And just a little extra. Most amateur planetary captures are done with small webcams capturing thousands of frames and stacked. Amazing results with what would ordinarily be called crappy sensors.

  • Abiatha Swelter

    Back in the early 1980s I was working with images taken with the 24″ Schmidt camera at Harvard’s Arizona observatory. That camera had a CCD sensor that was cooled by a liquid nitrogen bath and produced, if I remember correctly, a 256×256 image. It cost around $50,000. Even now, a really good lab-grade camera with integrated cooling can cost as much as 10 grand. So this really isn’t that bad for amateur use.

  • Bjørn T Johansen

    Be the first to make an adapter for Fony and get rich.

    • Member

      The overheating issue with fony is a relatively minor issue. With many easy work arounds. A relative had this issue while filming and to address this overheating issue he glued a heat sink from an old computer graphics card to the back of his a6300. Between the back of the camera body and the tilt screen that is. Drawback is that the screen is always flipped out and can’t be flipped back to the body.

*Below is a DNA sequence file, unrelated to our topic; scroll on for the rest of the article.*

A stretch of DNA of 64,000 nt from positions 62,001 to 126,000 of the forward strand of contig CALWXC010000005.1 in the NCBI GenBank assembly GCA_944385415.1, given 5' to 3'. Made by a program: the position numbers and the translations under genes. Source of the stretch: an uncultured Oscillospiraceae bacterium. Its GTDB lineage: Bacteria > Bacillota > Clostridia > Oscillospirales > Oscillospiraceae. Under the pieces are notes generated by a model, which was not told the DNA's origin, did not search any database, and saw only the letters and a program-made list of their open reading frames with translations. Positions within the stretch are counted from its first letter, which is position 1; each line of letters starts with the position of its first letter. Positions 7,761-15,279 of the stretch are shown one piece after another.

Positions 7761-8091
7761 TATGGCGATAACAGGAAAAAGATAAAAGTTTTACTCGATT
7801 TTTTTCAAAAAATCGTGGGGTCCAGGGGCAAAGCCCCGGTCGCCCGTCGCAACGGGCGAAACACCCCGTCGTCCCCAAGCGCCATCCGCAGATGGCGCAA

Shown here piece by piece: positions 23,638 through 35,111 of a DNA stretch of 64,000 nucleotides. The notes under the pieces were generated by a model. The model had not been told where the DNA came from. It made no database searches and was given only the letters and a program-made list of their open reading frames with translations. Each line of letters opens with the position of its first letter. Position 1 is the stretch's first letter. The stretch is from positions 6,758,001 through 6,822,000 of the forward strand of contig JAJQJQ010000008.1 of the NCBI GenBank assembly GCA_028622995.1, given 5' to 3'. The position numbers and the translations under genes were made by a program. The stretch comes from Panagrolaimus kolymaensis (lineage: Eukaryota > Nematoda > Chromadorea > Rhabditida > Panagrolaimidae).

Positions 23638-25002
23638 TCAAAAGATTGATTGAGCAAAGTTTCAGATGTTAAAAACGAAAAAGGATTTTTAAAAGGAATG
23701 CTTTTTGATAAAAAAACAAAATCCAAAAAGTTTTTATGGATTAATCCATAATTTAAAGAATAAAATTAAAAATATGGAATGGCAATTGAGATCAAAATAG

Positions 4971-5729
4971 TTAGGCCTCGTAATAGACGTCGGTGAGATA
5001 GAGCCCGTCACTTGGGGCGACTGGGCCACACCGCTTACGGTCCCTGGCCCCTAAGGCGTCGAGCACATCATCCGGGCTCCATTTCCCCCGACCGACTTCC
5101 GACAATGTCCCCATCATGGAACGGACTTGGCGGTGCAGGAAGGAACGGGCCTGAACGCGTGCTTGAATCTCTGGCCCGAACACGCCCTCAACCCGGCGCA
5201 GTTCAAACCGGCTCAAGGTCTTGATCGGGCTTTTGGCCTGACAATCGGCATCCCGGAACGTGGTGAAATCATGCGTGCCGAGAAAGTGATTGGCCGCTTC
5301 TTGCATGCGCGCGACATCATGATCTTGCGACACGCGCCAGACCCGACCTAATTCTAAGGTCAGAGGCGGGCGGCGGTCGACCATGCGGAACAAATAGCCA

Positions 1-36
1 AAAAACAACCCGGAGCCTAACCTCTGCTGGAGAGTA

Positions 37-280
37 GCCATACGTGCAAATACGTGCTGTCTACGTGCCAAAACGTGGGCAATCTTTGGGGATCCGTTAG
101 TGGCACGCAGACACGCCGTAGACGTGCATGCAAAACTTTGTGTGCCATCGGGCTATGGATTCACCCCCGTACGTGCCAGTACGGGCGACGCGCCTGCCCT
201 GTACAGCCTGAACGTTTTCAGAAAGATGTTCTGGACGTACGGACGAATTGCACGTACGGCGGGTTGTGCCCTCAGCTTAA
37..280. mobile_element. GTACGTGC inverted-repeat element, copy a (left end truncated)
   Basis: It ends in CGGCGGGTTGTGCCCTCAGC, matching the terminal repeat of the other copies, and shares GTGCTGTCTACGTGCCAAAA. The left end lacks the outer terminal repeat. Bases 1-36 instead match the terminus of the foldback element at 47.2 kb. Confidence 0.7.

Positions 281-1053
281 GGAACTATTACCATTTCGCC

• R Leung

    Is this required if the night temperatures in the winter are -30C?

    • Adnan

      I guess not but you will need cover for dew .I killed D7000’s battery ’11 by taking many 800-900 sec. normal shots (a lesson to remember)

  • sickheadache

    This is a known fact, before Nikon replaced the D600 with the D610… Nikon was going to attach a tiny oil rig to every D600, to dry up the oily oil situation.